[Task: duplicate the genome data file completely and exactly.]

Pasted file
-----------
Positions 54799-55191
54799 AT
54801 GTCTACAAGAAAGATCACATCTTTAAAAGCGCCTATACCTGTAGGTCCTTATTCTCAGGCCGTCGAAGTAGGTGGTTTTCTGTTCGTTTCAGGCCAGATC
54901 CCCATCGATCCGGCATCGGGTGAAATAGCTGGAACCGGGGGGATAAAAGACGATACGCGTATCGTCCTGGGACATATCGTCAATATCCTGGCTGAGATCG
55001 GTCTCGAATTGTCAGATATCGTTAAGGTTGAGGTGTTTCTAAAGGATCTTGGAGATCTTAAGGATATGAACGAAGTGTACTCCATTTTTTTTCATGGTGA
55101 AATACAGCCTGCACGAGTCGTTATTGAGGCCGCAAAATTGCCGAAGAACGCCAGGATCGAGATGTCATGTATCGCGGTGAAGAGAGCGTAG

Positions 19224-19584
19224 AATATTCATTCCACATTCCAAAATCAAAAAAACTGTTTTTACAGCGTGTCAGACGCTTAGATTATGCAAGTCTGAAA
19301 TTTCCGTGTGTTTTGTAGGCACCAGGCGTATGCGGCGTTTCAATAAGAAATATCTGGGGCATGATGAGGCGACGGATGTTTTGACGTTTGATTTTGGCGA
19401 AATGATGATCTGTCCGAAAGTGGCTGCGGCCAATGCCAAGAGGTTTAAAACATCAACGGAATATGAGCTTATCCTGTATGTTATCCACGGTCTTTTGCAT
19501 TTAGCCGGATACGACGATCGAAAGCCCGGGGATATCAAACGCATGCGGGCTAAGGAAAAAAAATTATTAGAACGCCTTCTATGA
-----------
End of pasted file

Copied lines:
Positions 54799-55191
54799 AT
54801 GTCTACAAGAAAGATCACATCTTTAAAAGCGCCTATACCTGTAGGTCCTTATTCTCAGGCCGTCGAAGTAGGTGGTTTTCTGTTCGTTTCAGGCCAGATC
54901 CCCATCGATCCGGCATCGGGTGAAATAGCTGGAACCGGGGGGATAAAAGACGATACGCGTATCGTCCTGGGACATATCGTCAATATCCTGGCTGAGATCG
55001 GTCTCGAATTGTCAGATATCGTTAAGGTTGAGGTGTTTCTAAAGGATCTTGGAGATCTTAAGGATATGAACGAAGTGTACTCCATTTTTTTTCATGGTGA
55101 AATACAGCCTGCACGAGTCGTTATTGAGGCCGCAAAATTGCCGAAGAACGCCAGGATCGAGATGTCATGTATCGCGGTGAAGAGAGCGTAG

Positions 19224-19584
19224 AATATTCATTCCACATTCCAAAATCAAAAAAACTGTTTTTACAGCGTGTCAGACGCTTAGATTATGCAAGTCTGAAA
19301 TTTCCGTGTGTTTTGTAGGCACCAGGCGTATGCGGCGTTTCAATAAGAAATATCTGGGGCATGATGAGGCGACGGATGTTTTGACGTTTGATTTTGGCGA
19401 AATGATGATCTGTCCGAAAGTGGCTGCGGCCAATGCCAAGAGGTTTAAAACATCAACGGAATATGAGCTTATCCTGTATGTTATCCACGGTCTTTTGCAT
19501 TTAGCCGGATACGACGATCGAAAGCCCGGGGATATCAAACGCATGCGGGCTAAGGAAAAAAAATTATTAGAACGCCTTCTATGA